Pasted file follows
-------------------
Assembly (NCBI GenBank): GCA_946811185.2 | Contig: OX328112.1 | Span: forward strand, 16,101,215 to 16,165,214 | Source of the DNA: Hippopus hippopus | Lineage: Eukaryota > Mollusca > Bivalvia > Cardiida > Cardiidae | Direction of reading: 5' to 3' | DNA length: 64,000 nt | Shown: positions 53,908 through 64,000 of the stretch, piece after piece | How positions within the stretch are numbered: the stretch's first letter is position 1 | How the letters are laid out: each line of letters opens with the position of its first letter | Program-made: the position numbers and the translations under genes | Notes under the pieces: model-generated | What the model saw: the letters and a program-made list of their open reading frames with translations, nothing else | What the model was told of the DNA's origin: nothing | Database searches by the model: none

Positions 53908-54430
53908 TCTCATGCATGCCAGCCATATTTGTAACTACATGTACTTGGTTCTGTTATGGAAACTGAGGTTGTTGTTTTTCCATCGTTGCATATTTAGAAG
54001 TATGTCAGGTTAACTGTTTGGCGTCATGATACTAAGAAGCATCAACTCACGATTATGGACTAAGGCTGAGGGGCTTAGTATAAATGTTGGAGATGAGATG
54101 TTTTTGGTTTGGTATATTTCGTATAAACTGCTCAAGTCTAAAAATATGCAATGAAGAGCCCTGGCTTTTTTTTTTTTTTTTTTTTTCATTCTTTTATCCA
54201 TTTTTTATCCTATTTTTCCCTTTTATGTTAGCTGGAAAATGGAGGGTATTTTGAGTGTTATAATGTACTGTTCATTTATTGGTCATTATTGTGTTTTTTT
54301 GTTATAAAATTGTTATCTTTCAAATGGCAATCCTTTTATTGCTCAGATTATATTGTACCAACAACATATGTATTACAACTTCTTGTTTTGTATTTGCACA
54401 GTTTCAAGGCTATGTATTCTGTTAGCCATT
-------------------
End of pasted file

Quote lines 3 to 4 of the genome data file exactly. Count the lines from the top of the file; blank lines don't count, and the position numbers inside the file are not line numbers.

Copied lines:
53908 TCTCATGCATGCCAGCCATATTTGTAACTACATGTACTTGGTTCTGTTATGGAAACTGAGGTTGTTGTTTTTCCATCGTTGCATATTTAGAAG
54001 TATGTCAGGTTAACTGTTTGGCGTCATGATACTAAGAAGCATCAACTCACGATTATGGACTAAGGCTGAGGGGCTTAGTATAAATGTTGGAGATGAGATG